Patient information leaflets: “a stupid system”BMJ 2013; 347 doi: https://doi.org/10.1136/bmj.f4748 (Published 30 July 2013) Cite this as: BMJ 2013;347:f4748
- Margaret McCartney, general practitioner, Glasgow
The so called patient revolution is nothing without quality information. And so the NHS is awash with patient information, especially leaflets, in hospital wards, outpatient clinics, and general practitioners’ surgeries. Some trusts commission leaflets from external, profit making companies; others write their own. But how efficiently does the health service coordinate them, and are leaflets tested for effectiveness on patients?
In a recent study researchers asked 128 trusts for leaflets given to patients after an inguinal hernia repair, and 93 trusts responded.1 Almost one in five trusts sent a leaflet created by a private company, Eido Healthcare. Others had inconsistent guidance on when to return to office work (ranging 1-6 weeks) or manual work (2-12 weeks). Similarly, leaflets gave conflicting advice about when to resume driving, sex, and sport. This means that patients are being given very different information about the effects of the same surgery, depending on where they live and which leaflets are used.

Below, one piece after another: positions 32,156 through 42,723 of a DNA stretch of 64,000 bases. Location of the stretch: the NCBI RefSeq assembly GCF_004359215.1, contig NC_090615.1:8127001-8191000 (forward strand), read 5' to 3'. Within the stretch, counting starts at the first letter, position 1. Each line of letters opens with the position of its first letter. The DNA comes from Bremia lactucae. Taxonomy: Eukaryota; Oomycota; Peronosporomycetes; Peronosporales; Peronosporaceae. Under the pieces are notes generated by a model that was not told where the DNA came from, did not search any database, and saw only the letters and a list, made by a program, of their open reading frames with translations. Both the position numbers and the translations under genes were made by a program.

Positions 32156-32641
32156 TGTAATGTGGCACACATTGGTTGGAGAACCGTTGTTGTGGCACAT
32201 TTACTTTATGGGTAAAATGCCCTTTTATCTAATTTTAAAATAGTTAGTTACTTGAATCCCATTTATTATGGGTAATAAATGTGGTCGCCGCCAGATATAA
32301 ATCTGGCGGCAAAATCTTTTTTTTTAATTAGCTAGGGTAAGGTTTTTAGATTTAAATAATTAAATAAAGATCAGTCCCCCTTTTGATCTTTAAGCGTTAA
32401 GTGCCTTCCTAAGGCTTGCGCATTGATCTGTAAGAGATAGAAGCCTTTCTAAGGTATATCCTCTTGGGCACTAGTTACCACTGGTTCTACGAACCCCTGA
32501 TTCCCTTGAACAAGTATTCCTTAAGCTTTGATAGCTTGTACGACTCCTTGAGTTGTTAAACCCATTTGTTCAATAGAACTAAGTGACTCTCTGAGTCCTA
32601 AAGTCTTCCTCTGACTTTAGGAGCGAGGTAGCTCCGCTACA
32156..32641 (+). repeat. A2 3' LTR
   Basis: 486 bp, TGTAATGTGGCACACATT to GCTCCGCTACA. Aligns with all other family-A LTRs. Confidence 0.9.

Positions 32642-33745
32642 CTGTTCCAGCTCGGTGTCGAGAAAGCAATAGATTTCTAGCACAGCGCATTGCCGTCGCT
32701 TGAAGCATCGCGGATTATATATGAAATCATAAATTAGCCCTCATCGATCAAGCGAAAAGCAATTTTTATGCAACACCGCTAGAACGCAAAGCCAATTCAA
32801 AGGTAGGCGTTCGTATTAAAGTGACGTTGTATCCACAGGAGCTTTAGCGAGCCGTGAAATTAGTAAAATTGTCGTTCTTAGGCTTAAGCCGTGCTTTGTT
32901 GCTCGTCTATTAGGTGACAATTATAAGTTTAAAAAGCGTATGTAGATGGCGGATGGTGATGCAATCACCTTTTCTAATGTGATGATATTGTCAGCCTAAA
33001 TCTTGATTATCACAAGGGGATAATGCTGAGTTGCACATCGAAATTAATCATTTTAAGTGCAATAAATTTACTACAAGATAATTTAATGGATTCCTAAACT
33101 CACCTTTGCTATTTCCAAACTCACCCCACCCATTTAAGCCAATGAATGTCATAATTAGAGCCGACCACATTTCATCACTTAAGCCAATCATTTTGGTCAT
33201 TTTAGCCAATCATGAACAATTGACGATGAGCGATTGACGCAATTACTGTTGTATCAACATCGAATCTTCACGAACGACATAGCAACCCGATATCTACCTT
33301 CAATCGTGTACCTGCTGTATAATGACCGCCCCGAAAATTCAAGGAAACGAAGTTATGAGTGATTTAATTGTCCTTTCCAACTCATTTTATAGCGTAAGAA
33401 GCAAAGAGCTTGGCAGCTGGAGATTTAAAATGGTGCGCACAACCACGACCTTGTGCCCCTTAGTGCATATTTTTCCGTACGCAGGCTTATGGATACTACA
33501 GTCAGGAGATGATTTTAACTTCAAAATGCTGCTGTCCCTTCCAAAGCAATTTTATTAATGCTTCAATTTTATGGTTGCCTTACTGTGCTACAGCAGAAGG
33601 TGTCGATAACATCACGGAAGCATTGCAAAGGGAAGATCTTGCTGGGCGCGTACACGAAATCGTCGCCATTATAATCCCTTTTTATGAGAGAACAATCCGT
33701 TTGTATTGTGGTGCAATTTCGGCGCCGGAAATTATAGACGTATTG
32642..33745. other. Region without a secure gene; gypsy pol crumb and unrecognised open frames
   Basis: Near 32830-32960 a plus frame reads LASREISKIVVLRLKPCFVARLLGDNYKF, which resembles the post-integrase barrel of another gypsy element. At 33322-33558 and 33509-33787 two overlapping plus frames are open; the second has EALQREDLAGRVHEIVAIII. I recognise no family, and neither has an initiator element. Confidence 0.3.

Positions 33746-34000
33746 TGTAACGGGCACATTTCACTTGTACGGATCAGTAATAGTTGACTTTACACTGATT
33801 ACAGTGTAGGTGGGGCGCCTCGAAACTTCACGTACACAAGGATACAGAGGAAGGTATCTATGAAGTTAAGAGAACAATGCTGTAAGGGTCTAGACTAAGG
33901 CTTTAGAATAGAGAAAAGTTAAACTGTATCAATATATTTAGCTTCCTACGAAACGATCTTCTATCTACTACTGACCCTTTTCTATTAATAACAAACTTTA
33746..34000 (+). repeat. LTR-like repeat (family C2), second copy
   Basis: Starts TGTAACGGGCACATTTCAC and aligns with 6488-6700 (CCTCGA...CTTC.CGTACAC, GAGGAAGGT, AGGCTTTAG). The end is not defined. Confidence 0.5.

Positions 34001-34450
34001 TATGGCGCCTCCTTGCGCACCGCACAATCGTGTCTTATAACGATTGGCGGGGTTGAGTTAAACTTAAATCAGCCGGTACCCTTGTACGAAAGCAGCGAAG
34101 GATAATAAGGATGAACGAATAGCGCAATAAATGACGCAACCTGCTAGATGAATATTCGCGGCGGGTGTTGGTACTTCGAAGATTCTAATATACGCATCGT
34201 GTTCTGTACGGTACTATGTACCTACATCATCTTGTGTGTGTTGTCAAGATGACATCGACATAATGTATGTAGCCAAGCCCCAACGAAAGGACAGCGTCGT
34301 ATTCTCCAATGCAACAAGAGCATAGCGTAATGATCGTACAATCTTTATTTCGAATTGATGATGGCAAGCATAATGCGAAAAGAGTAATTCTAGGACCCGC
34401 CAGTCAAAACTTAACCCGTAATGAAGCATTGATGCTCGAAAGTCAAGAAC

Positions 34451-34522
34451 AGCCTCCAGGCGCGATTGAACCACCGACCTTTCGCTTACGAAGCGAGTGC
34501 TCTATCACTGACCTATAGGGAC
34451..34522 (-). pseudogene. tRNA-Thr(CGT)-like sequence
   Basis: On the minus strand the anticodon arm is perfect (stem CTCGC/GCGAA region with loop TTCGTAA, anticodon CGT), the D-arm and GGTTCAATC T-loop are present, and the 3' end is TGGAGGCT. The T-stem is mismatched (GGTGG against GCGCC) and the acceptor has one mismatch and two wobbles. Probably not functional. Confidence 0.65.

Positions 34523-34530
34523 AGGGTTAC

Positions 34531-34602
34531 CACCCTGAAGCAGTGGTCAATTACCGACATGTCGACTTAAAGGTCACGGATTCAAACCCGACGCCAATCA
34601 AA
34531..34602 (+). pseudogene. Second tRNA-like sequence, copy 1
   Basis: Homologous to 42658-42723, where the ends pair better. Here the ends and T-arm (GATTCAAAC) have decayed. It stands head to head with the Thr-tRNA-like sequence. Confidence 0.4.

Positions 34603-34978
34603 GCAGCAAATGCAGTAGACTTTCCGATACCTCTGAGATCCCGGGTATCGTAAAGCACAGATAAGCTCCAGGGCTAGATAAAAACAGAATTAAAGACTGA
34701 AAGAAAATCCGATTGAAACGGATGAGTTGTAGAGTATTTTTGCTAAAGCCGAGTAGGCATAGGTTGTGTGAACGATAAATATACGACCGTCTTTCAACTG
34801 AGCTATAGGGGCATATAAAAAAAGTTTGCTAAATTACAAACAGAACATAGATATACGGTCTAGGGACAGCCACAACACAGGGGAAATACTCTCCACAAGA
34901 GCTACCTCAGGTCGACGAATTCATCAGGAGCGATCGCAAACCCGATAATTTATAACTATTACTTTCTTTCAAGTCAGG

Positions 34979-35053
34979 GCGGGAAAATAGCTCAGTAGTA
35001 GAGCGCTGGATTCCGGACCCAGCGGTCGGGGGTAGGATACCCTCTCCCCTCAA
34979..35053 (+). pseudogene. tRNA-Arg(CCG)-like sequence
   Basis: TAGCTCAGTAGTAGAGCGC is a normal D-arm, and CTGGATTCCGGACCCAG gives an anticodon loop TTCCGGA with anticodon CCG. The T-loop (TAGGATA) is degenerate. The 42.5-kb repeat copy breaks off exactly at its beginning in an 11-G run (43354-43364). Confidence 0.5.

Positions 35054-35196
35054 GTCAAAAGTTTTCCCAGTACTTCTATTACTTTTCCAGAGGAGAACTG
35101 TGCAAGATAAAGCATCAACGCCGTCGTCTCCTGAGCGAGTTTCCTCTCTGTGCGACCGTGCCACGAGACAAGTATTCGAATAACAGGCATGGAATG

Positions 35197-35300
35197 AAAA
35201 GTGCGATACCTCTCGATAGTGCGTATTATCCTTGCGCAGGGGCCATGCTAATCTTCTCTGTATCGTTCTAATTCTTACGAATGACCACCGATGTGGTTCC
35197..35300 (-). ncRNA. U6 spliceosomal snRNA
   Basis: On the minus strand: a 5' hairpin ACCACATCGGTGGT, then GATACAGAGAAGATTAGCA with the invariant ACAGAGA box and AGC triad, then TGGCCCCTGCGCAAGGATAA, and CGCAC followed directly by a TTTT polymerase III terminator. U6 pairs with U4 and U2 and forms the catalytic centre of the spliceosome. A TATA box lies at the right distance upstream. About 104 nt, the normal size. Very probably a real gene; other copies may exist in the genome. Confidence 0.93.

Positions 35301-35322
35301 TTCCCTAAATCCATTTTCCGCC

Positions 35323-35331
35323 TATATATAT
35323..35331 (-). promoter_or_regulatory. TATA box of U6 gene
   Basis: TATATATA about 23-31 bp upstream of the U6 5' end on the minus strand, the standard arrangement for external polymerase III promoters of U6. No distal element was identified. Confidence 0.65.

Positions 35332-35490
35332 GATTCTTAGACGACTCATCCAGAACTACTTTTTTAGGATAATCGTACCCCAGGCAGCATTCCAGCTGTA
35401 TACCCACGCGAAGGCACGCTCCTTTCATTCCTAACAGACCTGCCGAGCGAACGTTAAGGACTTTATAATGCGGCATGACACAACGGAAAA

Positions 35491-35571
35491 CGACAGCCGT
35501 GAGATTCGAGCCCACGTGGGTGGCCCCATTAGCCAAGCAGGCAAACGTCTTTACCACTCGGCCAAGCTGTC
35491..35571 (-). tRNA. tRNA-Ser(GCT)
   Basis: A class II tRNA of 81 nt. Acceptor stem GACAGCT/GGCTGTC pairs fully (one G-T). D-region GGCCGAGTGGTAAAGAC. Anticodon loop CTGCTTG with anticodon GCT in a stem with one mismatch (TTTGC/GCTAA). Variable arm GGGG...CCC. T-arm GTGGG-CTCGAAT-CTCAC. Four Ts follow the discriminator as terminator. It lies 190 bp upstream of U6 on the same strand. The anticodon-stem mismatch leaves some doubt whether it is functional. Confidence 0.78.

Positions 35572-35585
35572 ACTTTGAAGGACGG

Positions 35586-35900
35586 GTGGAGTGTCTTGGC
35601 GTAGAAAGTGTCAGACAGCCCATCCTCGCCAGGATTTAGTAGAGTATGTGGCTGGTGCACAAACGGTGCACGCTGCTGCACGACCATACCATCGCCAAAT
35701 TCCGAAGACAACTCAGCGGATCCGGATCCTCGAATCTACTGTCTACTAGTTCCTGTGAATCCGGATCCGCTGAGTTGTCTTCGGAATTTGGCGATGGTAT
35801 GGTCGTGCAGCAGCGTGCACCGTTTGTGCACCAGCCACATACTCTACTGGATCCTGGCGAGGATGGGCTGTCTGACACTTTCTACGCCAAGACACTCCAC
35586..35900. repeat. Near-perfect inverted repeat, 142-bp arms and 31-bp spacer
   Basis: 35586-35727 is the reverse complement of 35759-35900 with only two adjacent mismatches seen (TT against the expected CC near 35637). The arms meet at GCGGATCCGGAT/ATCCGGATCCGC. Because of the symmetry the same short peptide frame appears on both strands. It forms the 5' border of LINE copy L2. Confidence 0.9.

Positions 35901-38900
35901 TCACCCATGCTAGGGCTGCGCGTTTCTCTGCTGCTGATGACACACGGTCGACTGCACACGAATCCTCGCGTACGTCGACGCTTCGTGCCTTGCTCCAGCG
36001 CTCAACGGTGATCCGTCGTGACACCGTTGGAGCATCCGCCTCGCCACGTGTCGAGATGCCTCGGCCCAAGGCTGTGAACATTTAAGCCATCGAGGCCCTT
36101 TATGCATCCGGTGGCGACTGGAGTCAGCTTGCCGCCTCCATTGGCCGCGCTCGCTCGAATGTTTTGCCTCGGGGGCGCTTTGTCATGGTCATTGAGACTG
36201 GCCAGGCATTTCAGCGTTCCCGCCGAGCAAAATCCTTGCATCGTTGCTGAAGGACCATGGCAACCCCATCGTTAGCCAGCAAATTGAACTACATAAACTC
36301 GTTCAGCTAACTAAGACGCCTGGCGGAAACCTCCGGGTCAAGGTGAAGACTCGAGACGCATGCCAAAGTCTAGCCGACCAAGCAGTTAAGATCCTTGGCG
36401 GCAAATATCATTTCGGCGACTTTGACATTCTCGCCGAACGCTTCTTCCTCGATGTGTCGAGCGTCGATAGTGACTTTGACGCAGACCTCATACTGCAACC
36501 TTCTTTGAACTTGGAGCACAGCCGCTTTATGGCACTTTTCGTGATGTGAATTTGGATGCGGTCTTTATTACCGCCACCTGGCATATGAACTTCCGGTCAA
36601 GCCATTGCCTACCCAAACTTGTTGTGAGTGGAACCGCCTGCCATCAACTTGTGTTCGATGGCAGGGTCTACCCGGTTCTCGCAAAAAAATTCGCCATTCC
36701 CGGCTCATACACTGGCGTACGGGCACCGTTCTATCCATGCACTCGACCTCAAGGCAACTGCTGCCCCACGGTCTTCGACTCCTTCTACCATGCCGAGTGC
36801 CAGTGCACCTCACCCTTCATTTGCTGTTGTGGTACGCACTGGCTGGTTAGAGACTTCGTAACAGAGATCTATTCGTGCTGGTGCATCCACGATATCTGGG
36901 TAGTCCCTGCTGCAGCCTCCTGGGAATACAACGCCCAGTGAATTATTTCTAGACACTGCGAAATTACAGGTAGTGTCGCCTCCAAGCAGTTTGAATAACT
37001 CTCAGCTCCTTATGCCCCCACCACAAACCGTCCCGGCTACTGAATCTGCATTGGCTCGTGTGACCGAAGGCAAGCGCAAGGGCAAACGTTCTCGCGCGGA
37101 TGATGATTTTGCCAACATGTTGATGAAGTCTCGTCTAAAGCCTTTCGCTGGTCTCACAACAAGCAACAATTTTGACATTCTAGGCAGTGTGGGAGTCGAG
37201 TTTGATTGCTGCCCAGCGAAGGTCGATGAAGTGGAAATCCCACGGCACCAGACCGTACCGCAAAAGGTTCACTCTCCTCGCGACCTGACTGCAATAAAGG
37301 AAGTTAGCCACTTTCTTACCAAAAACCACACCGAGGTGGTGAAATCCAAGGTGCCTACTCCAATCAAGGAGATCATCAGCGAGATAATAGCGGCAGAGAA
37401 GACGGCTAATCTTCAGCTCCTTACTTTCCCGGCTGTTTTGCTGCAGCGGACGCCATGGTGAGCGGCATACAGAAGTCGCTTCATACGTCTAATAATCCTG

A similar study examined leaflets provided to patients who had been offered extracorporeal shockwave lithotripsy. The researchers found that the leaflets did not consistently mention common recognised complications and some were not mentioned at all.2 Another study, which examined patient information leaflets given for transrectal ultrasound guided prostate biopsy, again found wide variation, with drugs, analgesia, and complications …